The embattled president of St. John's University is announcing his retirement today, and his chief of staff has already resigned in the face of an ongoing probe of lavish gifts they received from a corrupt dean at the Queens college who killed herself during a federal fraud trial, among other issues.
Father Donald Harrington, a Vincentian priest, who spent 24 years at the school, emailed his resignation as president to the St. John's community this afternoon. It is effective July 31.
The Post also has a copy of Harrington's retirement letter .
The university declined a request for an interview of a university official about the internal investigation into Harrington and his longtime chief of staff, Rob Wile.
The university's spokesman, Dominic Scianna, said, "The internal review is still ongoing and we have nothing to report at this time."
Scianna did share with NCR the following documents related to Harrington's retirement announcement:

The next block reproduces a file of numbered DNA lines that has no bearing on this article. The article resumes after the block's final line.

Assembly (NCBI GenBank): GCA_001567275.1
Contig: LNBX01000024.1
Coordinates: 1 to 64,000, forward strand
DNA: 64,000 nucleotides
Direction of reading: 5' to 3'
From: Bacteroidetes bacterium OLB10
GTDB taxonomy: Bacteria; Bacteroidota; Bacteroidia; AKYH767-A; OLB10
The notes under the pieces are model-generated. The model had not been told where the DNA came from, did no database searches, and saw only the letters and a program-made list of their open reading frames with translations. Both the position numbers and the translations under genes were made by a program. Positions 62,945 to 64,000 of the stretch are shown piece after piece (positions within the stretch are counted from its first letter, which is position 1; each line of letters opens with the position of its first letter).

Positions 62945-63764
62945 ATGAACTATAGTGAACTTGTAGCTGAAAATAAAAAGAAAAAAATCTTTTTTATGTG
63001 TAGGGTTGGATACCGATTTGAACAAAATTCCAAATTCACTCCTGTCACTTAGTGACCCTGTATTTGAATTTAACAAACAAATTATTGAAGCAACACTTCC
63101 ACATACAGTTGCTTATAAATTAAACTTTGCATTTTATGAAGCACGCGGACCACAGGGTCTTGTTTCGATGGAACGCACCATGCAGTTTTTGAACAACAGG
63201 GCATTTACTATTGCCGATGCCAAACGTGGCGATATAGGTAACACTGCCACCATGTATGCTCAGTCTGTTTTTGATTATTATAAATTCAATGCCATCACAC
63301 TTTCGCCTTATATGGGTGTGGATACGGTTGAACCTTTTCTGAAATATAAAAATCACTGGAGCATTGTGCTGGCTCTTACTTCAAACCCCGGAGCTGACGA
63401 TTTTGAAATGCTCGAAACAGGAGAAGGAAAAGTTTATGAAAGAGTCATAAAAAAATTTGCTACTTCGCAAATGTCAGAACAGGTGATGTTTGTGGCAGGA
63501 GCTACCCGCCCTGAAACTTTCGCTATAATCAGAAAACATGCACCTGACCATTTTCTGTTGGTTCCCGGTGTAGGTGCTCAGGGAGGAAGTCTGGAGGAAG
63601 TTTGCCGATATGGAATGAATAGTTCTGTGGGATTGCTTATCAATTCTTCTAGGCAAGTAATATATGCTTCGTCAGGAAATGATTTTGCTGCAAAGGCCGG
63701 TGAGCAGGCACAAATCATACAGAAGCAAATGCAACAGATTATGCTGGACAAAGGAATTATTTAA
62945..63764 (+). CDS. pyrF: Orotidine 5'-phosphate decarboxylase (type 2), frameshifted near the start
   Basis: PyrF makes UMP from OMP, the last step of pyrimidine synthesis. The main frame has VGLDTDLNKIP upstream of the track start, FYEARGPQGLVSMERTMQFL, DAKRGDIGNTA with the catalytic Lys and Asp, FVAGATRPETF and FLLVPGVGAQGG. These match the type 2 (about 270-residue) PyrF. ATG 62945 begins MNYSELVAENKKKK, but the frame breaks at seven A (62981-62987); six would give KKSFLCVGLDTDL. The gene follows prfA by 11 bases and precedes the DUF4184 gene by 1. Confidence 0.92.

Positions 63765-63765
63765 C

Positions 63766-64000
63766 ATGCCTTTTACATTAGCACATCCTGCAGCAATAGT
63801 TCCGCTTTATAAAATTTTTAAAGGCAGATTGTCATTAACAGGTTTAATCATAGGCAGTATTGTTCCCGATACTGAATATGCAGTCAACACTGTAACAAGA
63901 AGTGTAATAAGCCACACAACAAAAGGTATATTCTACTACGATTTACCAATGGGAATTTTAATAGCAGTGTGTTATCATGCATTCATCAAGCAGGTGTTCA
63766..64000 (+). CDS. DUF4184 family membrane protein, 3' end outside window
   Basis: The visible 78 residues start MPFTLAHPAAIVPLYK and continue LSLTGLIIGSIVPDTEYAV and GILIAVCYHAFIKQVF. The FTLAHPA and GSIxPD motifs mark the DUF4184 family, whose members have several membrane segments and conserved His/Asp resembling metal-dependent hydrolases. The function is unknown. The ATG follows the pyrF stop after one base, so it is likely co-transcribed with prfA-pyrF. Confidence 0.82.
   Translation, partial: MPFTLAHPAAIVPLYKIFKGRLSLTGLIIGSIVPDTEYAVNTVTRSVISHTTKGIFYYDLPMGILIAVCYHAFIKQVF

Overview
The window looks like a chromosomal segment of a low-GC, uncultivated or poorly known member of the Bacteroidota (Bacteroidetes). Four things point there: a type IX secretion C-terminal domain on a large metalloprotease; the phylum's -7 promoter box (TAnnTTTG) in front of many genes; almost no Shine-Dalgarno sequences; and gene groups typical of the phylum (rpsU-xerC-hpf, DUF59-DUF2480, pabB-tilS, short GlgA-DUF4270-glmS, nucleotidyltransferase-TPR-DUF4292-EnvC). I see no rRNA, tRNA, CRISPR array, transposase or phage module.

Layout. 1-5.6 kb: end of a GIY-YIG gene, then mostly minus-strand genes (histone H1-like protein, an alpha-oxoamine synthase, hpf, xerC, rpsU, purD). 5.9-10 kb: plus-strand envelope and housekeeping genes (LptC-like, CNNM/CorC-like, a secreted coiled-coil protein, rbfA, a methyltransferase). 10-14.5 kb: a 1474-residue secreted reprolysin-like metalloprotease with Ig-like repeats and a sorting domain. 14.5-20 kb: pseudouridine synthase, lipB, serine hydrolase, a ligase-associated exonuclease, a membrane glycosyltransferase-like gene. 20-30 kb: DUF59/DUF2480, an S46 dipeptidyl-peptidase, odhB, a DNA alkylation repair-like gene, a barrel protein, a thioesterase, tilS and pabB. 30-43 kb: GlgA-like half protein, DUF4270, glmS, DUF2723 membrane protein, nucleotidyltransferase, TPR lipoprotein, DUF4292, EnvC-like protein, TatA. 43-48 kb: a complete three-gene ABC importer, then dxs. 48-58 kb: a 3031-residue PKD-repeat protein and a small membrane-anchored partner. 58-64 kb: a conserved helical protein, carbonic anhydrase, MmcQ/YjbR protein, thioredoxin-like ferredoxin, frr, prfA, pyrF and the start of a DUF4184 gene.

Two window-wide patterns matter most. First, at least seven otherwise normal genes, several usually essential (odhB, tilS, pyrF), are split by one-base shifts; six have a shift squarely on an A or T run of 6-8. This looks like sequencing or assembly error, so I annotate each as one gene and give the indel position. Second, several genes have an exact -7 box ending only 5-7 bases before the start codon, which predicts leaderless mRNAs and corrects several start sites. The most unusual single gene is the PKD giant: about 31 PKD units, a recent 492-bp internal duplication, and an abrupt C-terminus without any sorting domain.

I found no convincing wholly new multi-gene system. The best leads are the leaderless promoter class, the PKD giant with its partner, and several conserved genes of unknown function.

- The president's note to the St. John's University board of trustees 
- The president's note to the university community 
- A message from the St. John's University board of trustees 
- A statement from Fr. Michael J. Carroll, CM, provincial superior, Eastern Province 
- A statement from Cardinal Timothy Dolan 
Scianna also shared a statement from Police Commissioner Raymond Kelly:
"Over the last quarter of a century, Farther Harrington transformed St. John's from a really good university to a great one. As an alumnus of its law school, I've witnessed with pride as Father Harrington strengthened St. John's academically and physically with new facilities and buildings, while holding fast to the Vincentian mission that has drawn so many of the University's alumni to public service. Think of what's essential to New York, and Father Harrington and St. John's always come to mind." -- Raymond W. Kelly, NYPD police commissioner
It's unclear whether or not Harrington's resignation will impact the internal investigation. It is expected that at a minimum, a summary of the investigation findings will be made public.